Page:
Taiwan CECC head shows how to disinfect mask with rice cooker

Laughs abound as Taiwan CECC head struggles to use rice cooker to disinfect mask

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Chen (left), Wu (third from right). (YouTube, CDC screenshot)

Chen (left), Wu (third from right). (YouTube, CDC screenshot)

TAIPEI (Taiwan News) — Taiwan's Central Epidemic Command Center (CECC) head on Sunday (April 5) demonstrated how to disinfect a used mask with a rice cooker.

As surgical face masks are still in short supply despite a massive ramp-up in production, Health minister and CECC head Chen Shih-chung (陳時中) during a press conference on Sunday, demonstrated how to use a rice cooker to disinfect a mask for reuse. During a light-hearted presentation, Food and Drug Administration (FDA) Director-General Wu Shou-mei (吳秀梅) talked Chen through the simple steps of using a rice cooker to dry heat a mask to kill bacteria and viruses after use.

In the video, Wu directs Chen to place the metal rack at the bottom of the cooker. However, Chen accidentally places it in the bottom of the metal pot, prompting her to joke "the minister has never cooked rice before."

The room then erupts with laughter as Chen grins and shakes his head out of embarrassment. Wu then asks Chen to place the metal rack inside the cooker first, followed by the metal pot.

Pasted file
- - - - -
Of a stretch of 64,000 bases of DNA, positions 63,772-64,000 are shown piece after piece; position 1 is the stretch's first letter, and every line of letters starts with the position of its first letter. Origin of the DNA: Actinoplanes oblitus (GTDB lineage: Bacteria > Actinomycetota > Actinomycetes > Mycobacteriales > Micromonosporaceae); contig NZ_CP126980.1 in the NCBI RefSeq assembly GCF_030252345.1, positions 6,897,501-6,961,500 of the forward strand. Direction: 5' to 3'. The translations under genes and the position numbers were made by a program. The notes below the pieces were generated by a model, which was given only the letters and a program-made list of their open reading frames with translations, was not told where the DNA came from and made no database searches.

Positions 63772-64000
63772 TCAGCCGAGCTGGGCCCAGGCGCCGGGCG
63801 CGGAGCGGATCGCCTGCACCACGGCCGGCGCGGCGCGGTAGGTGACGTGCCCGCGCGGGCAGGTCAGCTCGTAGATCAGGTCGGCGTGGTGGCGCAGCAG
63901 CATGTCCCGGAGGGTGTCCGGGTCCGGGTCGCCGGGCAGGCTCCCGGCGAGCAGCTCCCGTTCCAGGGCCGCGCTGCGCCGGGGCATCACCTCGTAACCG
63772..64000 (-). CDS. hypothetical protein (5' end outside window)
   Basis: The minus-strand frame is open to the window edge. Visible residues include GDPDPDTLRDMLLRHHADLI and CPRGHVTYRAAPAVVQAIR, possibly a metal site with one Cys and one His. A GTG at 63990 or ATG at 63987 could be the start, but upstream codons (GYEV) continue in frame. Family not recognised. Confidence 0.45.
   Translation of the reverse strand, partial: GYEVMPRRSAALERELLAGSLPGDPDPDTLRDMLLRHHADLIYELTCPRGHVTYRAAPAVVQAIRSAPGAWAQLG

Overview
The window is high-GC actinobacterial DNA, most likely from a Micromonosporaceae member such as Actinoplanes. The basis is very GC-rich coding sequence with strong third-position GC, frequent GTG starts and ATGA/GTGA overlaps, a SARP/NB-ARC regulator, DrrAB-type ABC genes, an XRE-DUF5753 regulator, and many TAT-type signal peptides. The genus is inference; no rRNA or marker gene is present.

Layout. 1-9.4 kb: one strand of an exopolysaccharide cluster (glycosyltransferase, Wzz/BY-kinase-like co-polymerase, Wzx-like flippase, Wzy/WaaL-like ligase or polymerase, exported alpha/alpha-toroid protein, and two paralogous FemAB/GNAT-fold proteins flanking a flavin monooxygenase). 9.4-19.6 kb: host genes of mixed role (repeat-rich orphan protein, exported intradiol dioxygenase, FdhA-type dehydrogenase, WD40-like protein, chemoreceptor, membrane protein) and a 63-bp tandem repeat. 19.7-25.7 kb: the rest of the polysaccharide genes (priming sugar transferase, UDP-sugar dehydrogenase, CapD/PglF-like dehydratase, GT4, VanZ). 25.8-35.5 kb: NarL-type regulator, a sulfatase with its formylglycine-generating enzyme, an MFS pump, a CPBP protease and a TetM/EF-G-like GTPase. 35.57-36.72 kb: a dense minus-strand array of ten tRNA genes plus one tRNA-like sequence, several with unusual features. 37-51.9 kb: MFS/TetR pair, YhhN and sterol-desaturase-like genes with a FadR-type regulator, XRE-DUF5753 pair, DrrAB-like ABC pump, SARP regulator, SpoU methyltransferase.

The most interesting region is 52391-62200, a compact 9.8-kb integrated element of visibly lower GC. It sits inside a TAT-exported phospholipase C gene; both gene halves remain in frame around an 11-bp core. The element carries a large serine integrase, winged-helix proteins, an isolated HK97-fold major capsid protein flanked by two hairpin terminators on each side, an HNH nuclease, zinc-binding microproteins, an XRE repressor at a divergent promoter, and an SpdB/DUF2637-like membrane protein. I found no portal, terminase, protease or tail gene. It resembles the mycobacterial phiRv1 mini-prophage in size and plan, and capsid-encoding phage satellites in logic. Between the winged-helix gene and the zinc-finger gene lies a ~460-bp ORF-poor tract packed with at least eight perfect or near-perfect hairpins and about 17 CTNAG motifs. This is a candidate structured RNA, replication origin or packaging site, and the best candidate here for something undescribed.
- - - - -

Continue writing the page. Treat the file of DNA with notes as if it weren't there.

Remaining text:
Chen (left) places mask in metal pot. (YouTube, CDC screenshot)

She then asks Chen to place a mask inside the metal pot and cover it with the cooker's lid. Wu quips that users must remember to plug in the rice cooker, inducing more laughs from the audience.

Next, she asks Chen to press the "cook" button on the device. However, Chen struggles mightily to locate the proper button, before being guided by Wu to the correct lever.

A light switches on indicating that the device is starting to cook the contents inside. Wu explains that after three minutes, the button will pop back up, meaning that it has finished its cooking cycle.


Chen (left) struggles to find button on rice cooker. (YouTube, CDC screenshot)

However, she advises users to allow the mask to continue to sit inside for another five minutes. She said that after that five-minute wait is over, the mask should be successfully disinfected.

Also in the video, she advises the public not to place water inside the cooker as would normally be the case when making rice and steaming foods as it will damage the mask. She reiterates that spraying disinfectant on the masks is a less desirable method than using a rice cooker because it could damage its electrostatic layer.

Wu states that a surgical face mask could be disinfected with the rice cooker method she demonstrated "four or five times." According to Wu, research on the procedure carried out by the FDA has found that the bacterial filtration efficiency (BFE) of the masks can be maintained at a level of 99 percent when dry heating the masks in this way, even after five times.